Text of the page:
William Shakespeare | Critical Essay by James I. Wimsatt

This literature criticism consists of approximately 10 pages of analysis & critique of William Shakespeare.
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SOURCE: Wimsatt, James I. “The Player King on Friendship.” Modern Language Review 65, no. 1 (January 1970): 1-6.

In the following essay, Wimsatt centers on the speech of the Player King in Act III, scene ii of Hamlet, which mentions the mutability of friendship, and contends that Shakespeare portrayed the motifs of fortune and friendship in the play as fickle, unstable, and inscrutable forces.

Shakespeare and his fellow dramatists, to the displeasure of neoclassic critics, loaded their plays with material apparently tangential to the main business of the works. It has been the occupation and pastime of later critics to discover the integral roles of this material. In Hamlet, notable for its diversity, nearly every scene and passage has proved susceptible to such discovery. Reynaldo's investigation into Laertes's activities, for example, seems without bearing on the main plot. Yet inspection of Acts II...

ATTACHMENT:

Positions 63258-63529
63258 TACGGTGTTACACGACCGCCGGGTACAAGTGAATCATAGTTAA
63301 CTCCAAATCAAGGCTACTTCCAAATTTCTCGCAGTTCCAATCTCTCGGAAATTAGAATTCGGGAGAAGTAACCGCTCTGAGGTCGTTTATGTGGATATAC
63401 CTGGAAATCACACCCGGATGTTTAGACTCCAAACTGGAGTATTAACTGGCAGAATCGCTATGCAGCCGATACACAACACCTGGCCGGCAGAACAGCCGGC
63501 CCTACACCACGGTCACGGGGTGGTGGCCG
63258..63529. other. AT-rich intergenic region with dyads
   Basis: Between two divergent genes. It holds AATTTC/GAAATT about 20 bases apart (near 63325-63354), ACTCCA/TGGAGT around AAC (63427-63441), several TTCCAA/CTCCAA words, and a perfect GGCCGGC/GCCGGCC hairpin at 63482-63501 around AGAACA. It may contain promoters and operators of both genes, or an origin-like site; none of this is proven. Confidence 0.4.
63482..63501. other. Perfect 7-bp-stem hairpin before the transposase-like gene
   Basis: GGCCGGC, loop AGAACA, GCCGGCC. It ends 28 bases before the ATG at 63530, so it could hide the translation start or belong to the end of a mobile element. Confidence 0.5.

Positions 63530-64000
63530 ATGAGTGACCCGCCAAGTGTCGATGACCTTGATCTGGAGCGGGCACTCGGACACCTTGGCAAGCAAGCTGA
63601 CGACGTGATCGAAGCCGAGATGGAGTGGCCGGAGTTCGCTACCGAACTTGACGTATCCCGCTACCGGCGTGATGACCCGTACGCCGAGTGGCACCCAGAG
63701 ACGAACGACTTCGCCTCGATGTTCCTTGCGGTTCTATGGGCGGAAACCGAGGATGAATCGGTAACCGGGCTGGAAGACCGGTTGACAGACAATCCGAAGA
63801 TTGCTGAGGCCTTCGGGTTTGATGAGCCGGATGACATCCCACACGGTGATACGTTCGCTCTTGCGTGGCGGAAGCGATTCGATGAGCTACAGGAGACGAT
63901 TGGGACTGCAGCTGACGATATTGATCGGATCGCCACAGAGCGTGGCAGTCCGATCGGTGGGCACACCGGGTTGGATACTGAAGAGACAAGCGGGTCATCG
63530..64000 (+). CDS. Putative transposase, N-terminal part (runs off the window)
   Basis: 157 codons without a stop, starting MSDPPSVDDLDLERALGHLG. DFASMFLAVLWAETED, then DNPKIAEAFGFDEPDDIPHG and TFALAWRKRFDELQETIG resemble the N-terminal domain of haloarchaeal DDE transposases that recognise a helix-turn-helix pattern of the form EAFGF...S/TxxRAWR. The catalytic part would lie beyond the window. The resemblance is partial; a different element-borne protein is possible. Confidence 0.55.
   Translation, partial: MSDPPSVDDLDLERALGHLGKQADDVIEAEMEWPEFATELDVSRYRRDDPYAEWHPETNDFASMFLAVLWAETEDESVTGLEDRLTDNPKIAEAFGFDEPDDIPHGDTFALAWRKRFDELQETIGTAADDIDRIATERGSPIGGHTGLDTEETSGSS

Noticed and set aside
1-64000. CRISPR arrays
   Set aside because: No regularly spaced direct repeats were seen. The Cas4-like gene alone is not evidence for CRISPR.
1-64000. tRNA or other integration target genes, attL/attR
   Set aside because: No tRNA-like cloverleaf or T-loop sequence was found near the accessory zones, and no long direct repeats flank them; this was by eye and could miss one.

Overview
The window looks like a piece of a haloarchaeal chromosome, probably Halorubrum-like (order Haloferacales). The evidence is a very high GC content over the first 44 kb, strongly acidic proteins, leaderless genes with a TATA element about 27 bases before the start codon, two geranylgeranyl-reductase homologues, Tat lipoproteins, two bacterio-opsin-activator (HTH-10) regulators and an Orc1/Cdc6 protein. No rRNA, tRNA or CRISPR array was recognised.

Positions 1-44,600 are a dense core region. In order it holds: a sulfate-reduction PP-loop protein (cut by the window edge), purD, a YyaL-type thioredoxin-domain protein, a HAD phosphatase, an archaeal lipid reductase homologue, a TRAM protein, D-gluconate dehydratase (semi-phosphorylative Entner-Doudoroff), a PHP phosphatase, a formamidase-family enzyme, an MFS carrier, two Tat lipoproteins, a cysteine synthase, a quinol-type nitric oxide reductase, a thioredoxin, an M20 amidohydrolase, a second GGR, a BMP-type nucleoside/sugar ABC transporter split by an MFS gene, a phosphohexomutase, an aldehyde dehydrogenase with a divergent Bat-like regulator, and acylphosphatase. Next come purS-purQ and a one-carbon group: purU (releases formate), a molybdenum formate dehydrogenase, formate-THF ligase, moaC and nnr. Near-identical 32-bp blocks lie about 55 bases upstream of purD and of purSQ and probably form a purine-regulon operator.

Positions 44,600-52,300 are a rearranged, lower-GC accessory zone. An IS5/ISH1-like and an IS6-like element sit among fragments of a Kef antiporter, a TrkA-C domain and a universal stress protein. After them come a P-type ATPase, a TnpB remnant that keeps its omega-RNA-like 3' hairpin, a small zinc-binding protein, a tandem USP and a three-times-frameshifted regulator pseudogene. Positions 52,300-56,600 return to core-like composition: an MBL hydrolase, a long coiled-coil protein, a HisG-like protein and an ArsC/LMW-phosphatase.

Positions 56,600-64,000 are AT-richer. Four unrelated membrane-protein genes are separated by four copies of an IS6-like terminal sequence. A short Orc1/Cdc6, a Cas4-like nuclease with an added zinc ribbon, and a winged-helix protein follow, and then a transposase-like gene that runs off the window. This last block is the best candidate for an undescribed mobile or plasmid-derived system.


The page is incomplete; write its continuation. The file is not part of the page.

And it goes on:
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This section contains 2,796 words
(approx. 10 pages at 300 words per page)
Buy the Critical Essay by James I. Wimsatt
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